Beating Up Those Who Can't Fight Back
This week's column was triggered by an Arizona Court of Appeals decision, Flanders v. Maricopa County, No. 1 CA-CV 01-0239 (Ariz. App. Sep. 26, 2002). You also might want to read the full rant by Prof. Mark Kleiman of UCLA regarding cutting prison literacy programs for the math on such efforts, if nothing else.
I got a dreadful headline; jail anarchy is the kind of thing that would gladden conservatives. The actual point of my column is that too much of politics today depends on beating up people who can't fight back. Prisoners, illegal aliens, juvenile predators, it's all their fault--what a winning philosophy! But you have to take what you can get with The Tribune.
ARPAIO STOKES PR MACHINE AS JAIL ANARCHY FESTERS
East Valley Tribune, October 6, 2002
The signs say “Support Sheriff Joe Arpaio’s Jails. Vote for Proposition 411.” Maybe, as urged by Supervisor Fulton Brock, we should extend the county’s jail tax. But based on a new Arizona Court of Appeals opinion, don’t vote for Prop. 411 to support Arpaio’s jails -- unless you enjoy “deliberate indifference” to human life, violating the constitution, and making prisoners suffer just for the political upside.
The appeals court upheld a $948,000 jury verdict against Maricopa County and Arpaio in the brutal beating of Jeremy Flanders in the Tent City Jail. In 1996, while serving a one-year sentence for burglary, other inmates brutally attacked a sleeping Flanders during a guard shift change. Witnesses saw Flanders, then 20, beaten with a metal rebar tent spike. No guards responded, no alarm sounded.
Bloodied, unconscious, and beaten nearly unrecognizable, another inmate carried Flanders to the guards, nearly 100 yards away, for assistance. Flanders remained in a coma for several days; he lost motor functions and suffered permanent brain damage.
The U.S. Constitution prohibits “cruel and unusual punishments.” Flanders sued Maricopa County, the Sheriff’s Office, and Arpaio for violating his Eighth Amendment rights, and for gross negligence.
The trial revealed some seamy details of Tent City lost in the haze of bologna sandwiches, pink underwear, and chain gangs: Too few guards too far away to supervise and control inmates; prisoners roaming the grounds freely; pervasive weapons, like those tent stakes; frequent inmate fights; and plenty of easily-obtained contraband.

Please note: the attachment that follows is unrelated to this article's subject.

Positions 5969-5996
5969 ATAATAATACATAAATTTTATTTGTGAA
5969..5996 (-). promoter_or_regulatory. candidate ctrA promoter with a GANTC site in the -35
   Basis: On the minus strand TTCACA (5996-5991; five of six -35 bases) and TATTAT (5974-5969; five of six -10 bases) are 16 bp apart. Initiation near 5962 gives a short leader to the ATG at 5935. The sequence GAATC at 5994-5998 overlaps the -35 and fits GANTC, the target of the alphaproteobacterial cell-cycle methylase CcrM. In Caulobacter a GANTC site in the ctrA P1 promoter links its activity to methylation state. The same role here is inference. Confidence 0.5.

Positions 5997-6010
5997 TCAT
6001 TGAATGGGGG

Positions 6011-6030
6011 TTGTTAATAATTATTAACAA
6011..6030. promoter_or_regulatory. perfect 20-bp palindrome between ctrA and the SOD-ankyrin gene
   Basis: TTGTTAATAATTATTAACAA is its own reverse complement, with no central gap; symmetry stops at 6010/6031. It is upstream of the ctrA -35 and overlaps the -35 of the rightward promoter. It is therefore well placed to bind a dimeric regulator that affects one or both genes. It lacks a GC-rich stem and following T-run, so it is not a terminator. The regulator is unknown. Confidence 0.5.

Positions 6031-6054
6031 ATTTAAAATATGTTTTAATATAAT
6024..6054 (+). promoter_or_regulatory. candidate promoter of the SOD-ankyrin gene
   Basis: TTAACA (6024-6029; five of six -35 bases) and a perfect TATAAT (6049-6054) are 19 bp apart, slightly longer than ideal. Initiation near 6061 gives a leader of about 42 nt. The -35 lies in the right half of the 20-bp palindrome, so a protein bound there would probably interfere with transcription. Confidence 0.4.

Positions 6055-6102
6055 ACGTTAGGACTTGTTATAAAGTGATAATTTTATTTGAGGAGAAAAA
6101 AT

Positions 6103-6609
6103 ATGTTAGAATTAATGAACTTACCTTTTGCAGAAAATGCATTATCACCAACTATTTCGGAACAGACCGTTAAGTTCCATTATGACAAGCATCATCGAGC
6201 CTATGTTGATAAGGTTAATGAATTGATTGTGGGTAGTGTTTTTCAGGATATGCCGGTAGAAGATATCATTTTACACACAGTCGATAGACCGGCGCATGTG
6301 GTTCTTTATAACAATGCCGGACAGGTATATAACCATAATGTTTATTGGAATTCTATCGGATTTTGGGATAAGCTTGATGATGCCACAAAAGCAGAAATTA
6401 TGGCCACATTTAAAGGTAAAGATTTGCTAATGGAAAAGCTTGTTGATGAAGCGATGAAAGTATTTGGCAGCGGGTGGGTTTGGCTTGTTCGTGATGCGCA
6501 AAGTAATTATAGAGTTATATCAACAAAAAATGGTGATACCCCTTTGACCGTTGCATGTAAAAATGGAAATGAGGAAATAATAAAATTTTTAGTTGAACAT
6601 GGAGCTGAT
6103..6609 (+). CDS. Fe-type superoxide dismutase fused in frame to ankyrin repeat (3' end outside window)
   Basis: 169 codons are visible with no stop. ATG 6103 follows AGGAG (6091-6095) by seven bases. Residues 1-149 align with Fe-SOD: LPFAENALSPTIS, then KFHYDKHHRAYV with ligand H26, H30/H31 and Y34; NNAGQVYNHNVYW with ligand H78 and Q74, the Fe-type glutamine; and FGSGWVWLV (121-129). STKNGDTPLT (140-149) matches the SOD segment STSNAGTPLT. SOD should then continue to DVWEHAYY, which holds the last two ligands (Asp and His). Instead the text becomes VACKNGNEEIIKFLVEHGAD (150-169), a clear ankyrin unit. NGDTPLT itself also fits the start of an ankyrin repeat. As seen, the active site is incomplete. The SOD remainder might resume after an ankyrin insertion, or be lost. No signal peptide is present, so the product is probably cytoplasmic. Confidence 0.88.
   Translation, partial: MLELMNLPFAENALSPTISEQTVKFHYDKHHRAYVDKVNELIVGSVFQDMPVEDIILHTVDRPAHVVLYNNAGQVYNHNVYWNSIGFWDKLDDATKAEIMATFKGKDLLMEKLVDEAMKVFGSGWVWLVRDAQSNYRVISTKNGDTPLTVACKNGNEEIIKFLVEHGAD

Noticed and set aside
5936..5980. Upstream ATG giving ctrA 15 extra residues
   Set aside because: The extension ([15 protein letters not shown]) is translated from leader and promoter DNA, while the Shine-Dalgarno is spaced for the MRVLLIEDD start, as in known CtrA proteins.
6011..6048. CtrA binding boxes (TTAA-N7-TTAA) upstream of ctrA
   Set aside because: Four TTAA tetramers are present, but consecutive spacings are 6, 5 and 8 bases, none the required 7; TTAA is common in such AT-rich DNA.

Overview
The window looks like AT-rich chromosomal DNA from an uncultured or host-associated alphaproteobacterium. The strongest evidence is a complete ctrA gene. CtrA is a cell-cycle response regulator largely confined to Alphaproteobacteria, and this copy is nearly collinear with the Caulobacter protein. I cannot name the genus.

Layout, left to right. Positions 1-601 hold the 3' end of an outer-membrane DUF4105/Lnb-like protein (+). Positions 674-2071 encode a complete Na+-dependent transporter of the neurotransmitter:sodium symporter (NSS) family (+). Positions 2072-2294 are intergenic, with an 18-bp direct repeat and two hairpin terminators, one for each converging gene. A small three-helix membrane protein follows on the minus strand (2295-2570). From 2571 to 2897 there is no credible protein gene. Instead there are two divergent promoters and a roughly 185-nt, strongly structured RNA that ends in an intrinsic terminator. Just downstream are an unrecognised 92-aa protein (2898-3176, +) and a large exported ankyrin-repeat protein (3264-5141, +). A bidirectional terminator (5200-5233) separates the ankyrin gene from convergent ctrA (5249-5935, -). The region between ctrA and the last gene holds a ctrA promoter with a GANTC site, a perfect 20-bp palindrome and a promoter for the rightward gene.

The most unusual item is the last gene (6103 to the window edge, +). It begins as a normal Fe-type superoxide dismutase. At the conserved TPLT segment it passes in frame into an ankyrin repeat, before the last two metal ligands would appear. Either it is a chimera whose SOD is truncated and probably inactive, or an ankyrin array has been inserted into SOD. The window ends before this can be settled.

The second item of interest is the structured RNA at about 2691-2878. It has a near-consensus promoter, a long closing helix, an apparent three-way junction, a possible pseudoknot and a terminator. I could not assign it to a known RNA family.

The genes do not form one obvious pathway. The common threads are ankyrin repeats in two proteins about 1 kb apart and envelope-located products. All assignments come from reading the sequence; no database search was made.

Getting contraband into Tent City was absurdly easy. Prisoners on work release brought back some, but more simply was thrown inside. Outsiders would approach the fences and just toss stuff to inmates in the yard. As guards rarely patrolled outside, the “fence toss” was a steady pipeline into the jail.
At trial, a correctional expert described preposterously simple, but ignored, ways to reduce weapons and contraband and increase security: cementing tent stakes, moving the fences, and conducting shift changes in the yard, not the enclosed building.
The court said the evidence of unsafe conditions “was essentially undisputed, even by jail authorities.” The court held that “the history of violence, the abundance of weaponry, the lack of supervision, and the absence of necessary security measures supports the jury’s finding of deliberate indifference to inmate safety” by Arpaio.
Arpaio’s defense was “a claimed lack of knowledge,” that America’s Most Media-Hungry Sheriff just didn’t know what occurred in Tent City and therefore couldn’t be responsible. He even testified to ignorance of an inmate’s threat to beat Arpaio with a tent stake -- a threat, unfortunately, described in his book, America’s Toughest Sheriff. (He only wrote the book; he never said he read it.)
Arpaio’s indifference to law and life has a parallel with the Bush administration’s move to cut prison literacy funding -- a move which UCLA professor Mark Kleiman compares to trying to reduce health care costs by cutting vaccinations. It’s guaranteed to increase both costs and crime.
Literacy correlates with employment and illiteracy correlates with recidivism. Given prison costs, a literacy program with only 1 percent effectiveness saves money -- with the benefits of lower crime to potential victims and the community an additional bonus.
But, as Kleiman notes, shortsighted hatred of criminals instead will give us policies that increase crime.
The only reason to cut prison literacy programs, or to have a Tent City, is for the votes to be had in saying any prisoner is bad, deserves what he gets, and we won’t spend any money on bad people, even if it eventually costs us more million-dollar verdicts and more crime.
Who cares if it’s right, it’s so popular to beat up somebody who can’t fight back -- just like what Joe Arpaio let happen to Jeremy Flanders.